He calls it “elastic networking,” meaning your social graph is constantly updating based on use, proximity, and interaction. There are no friend requests on Color. There are no profiles. When you get nearby a fellow Color app user, he or she will automatically pop into your social circle, or “visual bulletin.” Depending on how much you interact with this person, Color will automatically adjust who shows up on the bulletin, and who does not. – Bill Nguyen via Fast Company
$41 million can buy you a lot of publicity.
In this case, $41 million in funding directed at the startup, Color.com. Nguyen thinks we need a whole new kind of social networking, one that requires no login, no password, no filters and apparently no ability to share past your mobile screen.
I downloaded the app last night and attempted to play with it, which, by the way, is impossible in a room all by yourself. The app only becomes even remotely useful if others in your immediate vicinity also have the app and also find the moment interesting enough to open the app and snap a photo. And, they have to be willing for that event to be just interesting enough to take a photo of, but not interesting enough anywhere but your phone, since the app, as of this writing, has no visible way of sharing the information anywhere but on your mobile device. There are several things wrong with that scenario.
Of course, Nguyen doesn’t think so. He adds, “When I go to a restaurant or public event or cafe, don’t I want to know some of these people around me?” Actually, I usually don’t. And I usually don’t care what they’re taking photos of. And I don’t care to share my photos with them.
You know what I care about? I care about my friends and what my friends are doing. And, unlike Nguyen, I don’t want to see the bad photos from their vacation. ” And I want to be able to look at those photos in more places than just my phone. Of Facebook, Nguyen says, “It’s become: Look at how amazing my vacation is, or look what great shape I’m in! It’s just become a highlight reel–and not real life anymore.” I almost spit out my tea when I read that.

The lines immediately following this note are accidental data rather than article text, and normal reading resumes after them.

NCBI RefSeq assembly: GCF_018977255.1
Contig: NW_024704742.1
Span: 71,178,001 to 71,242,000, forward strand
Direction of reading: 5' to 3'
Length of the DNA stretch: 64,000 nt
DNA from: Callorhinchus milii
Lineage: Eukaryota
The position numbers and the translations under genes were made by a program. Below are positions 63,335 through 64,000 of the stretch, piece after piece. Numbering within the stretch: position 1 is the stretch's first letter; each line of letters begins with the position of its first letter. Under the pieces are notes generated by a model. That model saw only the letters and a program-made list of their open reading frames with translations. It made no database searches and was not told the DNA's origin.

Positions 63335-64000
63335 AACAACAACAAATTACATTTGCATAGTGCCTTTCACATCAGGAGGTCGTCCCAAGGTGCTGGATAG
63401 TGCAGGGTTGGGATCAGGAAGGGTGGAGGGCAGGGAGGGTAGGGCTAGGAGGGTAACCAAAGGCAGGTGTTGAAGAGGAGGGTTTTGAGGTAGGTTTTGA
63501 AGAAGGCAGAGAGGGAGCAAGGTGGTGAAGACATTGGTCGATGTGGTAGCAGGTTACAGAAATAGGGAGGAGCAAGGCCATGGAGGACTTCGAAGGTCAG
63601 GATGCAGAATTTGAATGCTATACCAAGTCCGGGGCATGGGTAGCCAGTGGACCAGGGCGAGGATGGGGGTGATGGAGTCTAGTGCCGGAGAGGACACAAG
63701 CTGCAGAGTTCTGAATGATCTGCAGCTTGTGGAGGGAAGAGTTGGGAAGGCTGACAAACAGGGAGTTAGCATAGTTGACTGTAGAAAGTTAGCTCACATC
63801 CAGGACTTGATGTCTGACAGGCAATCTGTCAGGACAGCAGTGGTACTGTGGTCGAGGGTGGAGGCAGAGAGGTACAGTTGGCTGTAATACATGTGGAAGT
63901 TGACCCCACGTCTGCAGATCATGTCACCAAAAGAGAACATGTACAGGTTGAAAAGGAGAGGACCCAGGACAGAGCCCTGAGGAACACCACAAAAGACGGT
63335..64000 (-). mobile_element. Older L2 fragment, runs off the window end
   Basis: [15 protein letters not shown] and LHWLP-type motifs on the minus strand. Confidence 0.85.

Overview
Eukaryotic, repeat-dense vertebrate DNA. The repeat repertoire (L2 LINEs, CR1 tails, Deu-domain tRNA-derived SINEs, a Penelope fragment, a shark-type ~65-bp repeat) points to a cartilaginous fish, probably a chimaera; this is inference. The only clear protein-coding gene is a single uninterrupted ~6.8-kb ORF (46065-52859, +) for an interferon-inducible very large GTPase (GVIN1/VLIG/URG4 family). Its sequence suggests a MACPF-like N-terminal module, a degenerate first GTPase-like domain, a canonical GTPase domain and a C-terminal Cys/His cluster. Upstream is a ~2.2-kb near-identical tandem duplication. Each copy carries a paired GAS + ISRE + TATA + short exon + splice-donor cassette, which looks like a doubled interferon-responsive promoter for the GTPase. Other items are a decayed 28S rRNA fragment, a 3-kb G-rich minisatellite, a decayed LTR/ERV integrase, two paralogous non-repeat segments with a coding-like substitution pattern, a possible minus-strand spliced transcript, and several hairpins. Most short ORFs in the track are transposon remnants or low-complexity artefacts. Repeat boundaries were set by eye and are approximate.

Transparency is overrated.
If I take a photo at a cafe, I want to share it with my friends who aren’t there. But not if it’s a crappy photo. Call me crazy. The articles being written today hint at a future with Color that will involve tweeting. It better. It better involve some kind of sharing, for me anyway. I know they’re storing the photos somewhere, so there must be a plan. Or not. Hey, Nguyen got $41 million to execute on his plan. It must be amazing. Right?
So, despite my first reaction, I’m going to have the app loaded next week at RETech South. I’m going to coerce a few friends into downloading it as well and hope they don’t hate me for it later. Perhaps I’ll experience some conversion experience (it’s happened before), but right now, I’m not seeing how this will ever be more than a brief moment of internet hype for me.